Thursday, 13 July 2017

Variety Catch-Up

Who Writes This Stuff?
A question posed by comment writer Petras409, no, oddly, directed to fbb's blog (?) but by way of introduction to the article in our favourite newspaper, the Bristol Post, dated 3rd July.
New turbo trains will start running in Bristol today.

New? Actually hand-me-downs from the London area.
They date from the days of Network SouthEast although they have been refurbished and some are appearing in the new GWR livery.
But far from "new"!

The trains, which are more efficient than the older models and more environmentally friendly, will travel between the Severn Beach and Bristol Temple Meads stations.

The first turbo service will leave Bristol Temple Meads station at 8.45am and GWR managing director Mark Hopwood, managing director of Network Rail Western route, Mark Langman and West of England Combined Authority Mayor Tim Bowles, will ride the inaugural service.

The new engines are the first part of a major investment in the line by both Network Rail and Great Western Railway.

Erm engines? No.

The Bristol Post will bring you pictures and video of the turbo trains later on this morning.

Sadly, fbb could not find these pictures and video, but the article was headed with a splendid picture ...
... of a Cross Country Trains Voyager.

Ants In Your Pants Bus
In an ongoing attempt to escape from the really really bad diesel engine (which, you will remember, was once the really really good diesel engine) all sorts of ideas are being developed.
Formic Acid Sustainable Transportation.
And you are right to remember that Formic Acid is named after Formica, but not the celebrated plastic table top of happy memory. Formica is Latin for "ants" and the acid was once made from, effectively, pulverised ants,

Team FAST is looking to use Hydrazine (sort of derived from formic acid) to power a bus.
The team's web site is a little coy about the actual process, but fbb thinks it will use fuel cell technology as in hydrogen powered vehicles ...
... as currently on trial in London.
Here is the team with their bus.
It may be some time before a similar vehicle arrives on your local route.

Aldridge Oddities
Northampton correspondent Alan paid a visit ...
... to what used to be the Aston Manor Road Transport Museum. There are lots of buses, all with a West Midlands theme s advertised.
But one he spotted was definitely East Midlands in origin ...
... a Northampton Co-op horse drawn milk cart. What is more worrying, however, is that fbb can (just!) remember one such vehicle delivering the white stuff to his Granny's residence in Norman Road.
Apart from replacement windows and doors, the house is little changed, but the bus stops on the nearby Wellingborough Road have all moved away from the junction ...
... which is now traffic light controlled.
But the modern phone box still stands where the old version stood, from which fbb would be brave enough to "phone home" and press button "B".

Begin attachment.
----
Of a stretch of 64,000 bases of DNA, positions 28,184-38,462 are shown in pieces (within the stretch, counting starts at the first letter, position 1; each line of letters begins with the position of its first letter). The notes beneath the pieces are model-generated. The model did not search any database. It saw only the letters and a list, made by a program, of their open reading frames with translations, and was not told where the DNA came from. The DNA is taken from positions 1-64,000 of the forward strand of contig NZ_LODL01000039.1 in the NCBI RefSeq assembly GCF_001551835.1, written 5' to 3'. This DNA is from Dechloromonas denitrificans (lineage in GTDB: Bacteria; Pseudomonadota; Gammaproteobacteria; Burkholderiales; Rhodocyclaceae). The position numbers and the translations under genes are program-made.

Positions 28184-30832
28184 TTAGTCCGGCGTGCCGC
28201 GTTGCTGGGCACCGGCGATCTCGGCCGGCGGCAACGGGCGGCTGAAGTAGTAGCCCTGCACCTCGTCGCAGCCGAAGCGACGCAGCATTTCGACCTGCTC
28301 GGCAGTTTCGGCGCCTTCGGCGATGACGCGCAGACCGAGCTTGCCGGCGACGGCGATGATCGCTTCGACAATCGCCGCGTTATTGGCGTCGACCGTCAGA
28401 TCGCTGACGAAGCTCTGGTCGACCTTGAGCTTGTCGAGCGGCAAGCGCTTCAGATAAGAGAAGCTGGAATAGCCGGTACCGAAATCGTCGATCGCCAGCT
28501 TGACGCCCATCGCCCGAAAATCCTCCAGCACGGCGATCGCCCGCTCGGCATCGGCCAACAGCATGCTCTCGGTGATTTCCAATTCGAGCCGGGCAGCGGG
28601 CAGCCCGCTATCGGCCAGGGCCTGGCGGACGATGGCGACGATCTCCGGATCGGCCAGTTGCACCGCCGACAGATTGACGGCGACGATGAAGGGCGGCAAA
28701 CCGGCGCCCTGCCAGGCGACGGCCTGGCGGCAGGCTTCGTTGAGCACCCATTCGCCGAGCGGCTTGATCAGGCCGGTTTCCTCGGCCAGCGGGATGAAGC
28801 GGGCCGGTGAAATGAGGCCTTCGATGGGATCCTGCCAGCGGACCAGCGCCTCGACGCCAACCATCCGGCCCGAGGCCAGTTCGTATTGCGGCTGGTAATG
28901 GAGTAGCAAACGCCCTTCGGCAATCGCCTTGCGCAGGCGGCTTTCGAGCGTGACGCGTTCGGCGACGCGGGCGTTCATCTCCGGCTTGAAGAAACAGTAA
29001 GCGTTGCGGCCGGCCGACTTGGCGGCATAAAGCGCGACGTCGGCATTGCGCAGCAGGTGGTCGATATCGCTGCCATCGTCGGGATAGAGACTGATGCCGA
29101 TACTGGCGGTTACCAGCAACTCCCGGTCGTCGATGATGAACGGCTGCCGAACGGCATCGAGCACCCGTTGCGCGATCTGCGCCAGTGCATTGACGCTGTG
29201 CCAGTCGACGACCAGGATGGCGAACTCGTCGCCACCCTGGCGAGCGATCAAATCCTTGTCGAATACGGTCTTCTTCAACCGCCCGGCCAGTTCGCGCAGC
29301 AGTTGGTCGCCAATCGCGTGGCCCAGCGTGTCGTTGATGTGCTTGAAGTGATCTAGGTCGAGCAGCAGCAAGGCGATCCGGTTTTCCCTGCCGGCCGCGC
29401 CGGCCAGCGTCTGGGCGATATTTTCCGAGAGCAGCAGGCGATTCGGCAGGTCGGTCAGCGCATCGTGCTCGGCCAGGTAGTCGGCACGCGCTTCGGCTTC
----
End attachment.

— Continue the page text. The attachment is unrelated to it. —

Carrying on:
Wellingborough Road is still served by route 1 but the buses have changed as well.

Also Exhibited ...
... eliciting a comment from Alan, "What would be a necessary rattle?" And a thought from fbb. If modern buses were kept back in the depot to deal with rattles, many services would come to a grinding halt.

Good Techie or G I G O?
A scrolling alert on GoTimetable Sheffield warns that there will be no trams between Hillsborough and Malin Bridge on Sunday.
Short-notice headlines, with important service disruption information, always ought to be headlined on a home page; but they can so often be buried deep down and hard to find.

But a simple mis-type of a date (2107 instead of 2017) ...
... gives a laughable heading. By the time you read this, it will have been corrected.

Won't it?

 Next book review blog : Friday 14th July 


  1. Who writes this stuff? I suspect the Bristol Post's story may well come from a press release which, as we know, can spin things in whatever direction is necessary

  2. Button B would be to get your money back if you didn't get an answer button A to connect if you did.

    1. I would always press button B before attempting to make a call, just in case the previous caller didn't claim their money back. Sometimes it worked, sometimes it didn't

  3. Anon 0837 - If that were the case, then I would expect the train operator's own press release to be a little better informed than to refer to the Turbo units as 'Engines' and to provide the paper with a picture of one of their own trains.

    The message is surely that if you leave it to local journos, you can get some pretty garbled messages, as in the sensible timetable revisions being headlined as Savage Bus Cuts in Ayr and elsewhere.

    My suggestion to local bus and train operators would be to invite the local media to a cup of tea and a bun, with a primer of transport terms: A Train is not an Engine. A timetable change is not always a Cut. A bus is not always a Routemaster.
    You can probably think of your own examples.

    1. I'm sorry Petras, I am too cynical to believe that your sensible suggestion would make the slightest difference to the style of reporting that local news media seem to need to use to justify their 'raison d'etre' - not just for travel issues but for any subject they choose to 'report' on.

  4. As a passionate anti rattle campaigner can I possibly use that fantastic notice taken at the museum on my own blog. Many thanks and I love the apostrophe use in 'buses!